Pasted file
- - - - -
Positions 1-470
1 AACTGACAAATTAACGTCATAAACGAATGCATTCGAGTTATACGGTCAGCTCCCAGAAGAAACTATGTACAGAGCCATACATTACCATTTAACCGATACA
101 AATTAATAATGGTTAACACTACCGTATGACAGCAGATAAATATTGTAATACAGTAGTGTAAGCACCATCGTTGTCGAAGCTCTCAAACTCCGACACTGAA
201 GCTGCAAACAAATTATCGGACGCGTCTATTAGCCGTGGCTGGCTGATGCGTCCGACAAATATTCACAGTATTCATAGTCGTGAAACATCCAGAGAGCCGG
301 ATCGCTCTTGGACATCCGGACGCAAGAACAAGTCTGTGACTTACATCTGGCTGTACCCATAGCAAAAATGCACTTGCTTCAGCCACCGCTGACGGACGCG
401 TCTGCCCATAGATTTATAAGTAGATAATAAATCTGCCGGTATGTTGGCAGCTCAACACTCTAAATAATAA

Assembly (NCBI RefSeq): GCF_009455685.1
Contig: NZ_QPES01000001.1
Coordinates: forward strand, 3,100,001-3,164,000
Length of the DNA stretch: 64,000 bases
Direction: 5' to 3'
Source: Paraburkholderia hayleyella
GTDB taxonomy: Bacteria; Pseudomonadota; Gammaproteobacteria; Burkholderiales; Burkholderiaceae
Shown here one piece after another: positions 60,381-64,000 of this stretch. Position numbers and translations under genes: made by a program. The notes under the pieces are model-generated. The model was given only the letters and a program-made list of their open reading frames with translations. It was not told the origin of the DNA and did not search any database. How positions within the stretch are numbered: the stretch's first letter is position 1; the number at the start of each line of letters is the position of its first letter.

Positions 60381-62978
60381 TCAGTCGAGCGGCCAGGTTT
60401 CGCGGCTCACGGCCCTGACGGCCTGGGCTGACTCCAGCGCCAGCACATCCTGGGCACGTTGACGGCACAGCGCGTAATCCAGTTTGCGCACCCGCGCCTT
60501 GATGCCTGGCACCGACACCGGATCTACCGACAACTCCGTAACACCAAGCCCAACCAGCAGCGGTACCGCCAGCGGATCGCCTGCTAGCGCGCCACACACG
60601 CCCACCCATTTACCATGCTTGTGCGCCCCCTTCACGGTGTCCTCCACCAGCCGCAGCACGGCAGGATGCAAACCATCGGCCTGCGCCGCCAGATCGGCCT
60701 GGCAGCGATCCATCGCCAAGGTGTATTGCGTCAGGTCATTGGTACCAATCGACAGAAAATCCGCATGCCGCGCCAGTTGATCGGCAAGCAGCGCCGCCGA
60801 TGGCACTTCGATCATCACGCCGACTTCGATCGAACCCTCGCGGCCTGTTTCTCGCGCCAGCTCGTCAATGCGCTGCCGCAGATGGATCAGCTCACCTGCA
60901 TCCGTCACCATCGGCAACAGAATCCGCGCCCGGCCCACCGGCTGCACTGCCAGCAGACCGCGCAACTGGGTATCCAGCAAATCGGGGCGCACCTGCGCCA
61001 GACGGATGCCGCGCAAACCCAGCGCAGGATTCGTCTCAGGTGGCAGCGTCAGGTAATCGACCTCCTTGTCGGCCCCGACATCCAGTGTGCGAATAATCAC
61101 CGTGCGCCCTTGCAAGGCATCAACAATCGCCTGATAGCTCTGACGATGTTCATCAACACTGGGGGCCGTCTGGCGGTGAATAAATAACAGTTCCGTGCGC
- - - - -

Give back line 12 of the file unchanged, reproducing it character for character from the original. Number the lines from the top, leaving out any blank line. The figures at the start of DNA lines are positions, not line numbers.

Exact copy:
Source: Paraburkholderia hayleyella